The British consul at Nice was Pierre Lacroix. Over the years Knighton mentioned him with respect, met his little girl, and grieved when she died.
Not all the British in Nice shared Knighton's affection for their consul. In June 1826 Thomas Major Pilton, who had lived in Nice for six years, petitioned the Foreign Secretary in London for Lacroix's removal. According to Pilton, so little happened at Nice that the consul's only duty was to sign passports, yet when British subjects needed Lacroix he was never to be found. Instead he ran numerous lucrative sidelines, all of which involved charging commission. If His Majesty's Government insisted on employing a consul at a port with no trade they would do better to appoint 'some Poor but Brave retired Officer who had Fought and Bled in his Country's defence, and whose health having suffered in the service required a Salubrious Climate to renovate it.'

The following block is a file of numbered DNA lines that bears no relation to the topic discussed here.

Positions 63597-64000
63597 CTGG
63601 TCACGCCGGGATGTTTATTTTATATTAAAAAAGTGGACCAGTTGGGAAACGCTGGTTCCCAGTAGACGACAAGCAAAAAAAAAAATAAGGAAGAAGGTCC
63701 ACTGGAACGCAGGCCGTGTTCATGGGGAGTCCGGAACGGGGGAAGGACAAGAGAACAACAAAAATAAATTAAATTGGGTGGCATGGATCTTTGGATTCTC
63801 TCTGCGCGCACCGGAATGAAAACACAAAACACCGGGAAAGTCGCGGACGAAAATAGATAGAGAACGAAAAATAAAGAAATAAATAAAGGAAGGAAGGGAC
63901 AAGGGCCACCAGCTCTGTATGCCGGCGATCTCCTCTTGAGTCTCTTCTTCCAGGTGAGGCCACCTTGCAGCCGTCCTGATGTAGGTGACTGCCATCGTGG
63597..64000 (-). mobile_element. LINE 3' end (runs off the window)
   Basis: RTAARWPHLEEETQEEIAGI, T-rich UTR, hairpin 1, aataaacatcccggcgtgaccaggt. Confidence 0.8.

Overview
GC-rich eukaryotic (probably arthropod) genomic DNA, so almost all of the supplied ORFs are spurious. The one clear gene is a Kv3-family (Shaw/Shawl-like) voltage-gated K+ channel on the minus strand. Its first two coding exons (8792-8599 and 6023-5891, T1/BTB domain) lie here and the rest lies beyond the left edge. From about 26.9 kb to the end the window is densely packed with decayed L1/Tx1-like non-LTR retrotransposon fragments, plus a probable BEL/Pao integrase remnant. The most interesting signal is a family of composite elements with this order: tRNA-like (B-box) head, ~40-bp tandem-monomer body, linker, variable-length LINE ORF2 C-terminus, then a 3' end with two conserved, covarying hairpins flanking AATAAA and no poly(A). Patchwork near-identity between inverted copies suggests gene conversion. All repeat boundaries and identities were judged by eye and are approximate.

Lacroix survived Pilton's criticisms.
This medical guide to Nice is from 1841.
Wikimedia Commons http://commons.wikimedia.org/wiki/File:Ancien_port_de_Nice_(FR-06000)_de_Isidore_Dagnan.jpg
- Knighton, Lady [Dorothea], Memoirs of Sir William Knighton, Bart., G.C.H., Keeper of the Privy Purse during the Reign of His Majesty King George the Fourth. Including his correspondence with many distinguished persons, 2 volumes (London: Richard Bentley, 1838)
- Chichester, West Sussex Record Office, Add Ms 22372
- Kew, The National Archives, FO 67/74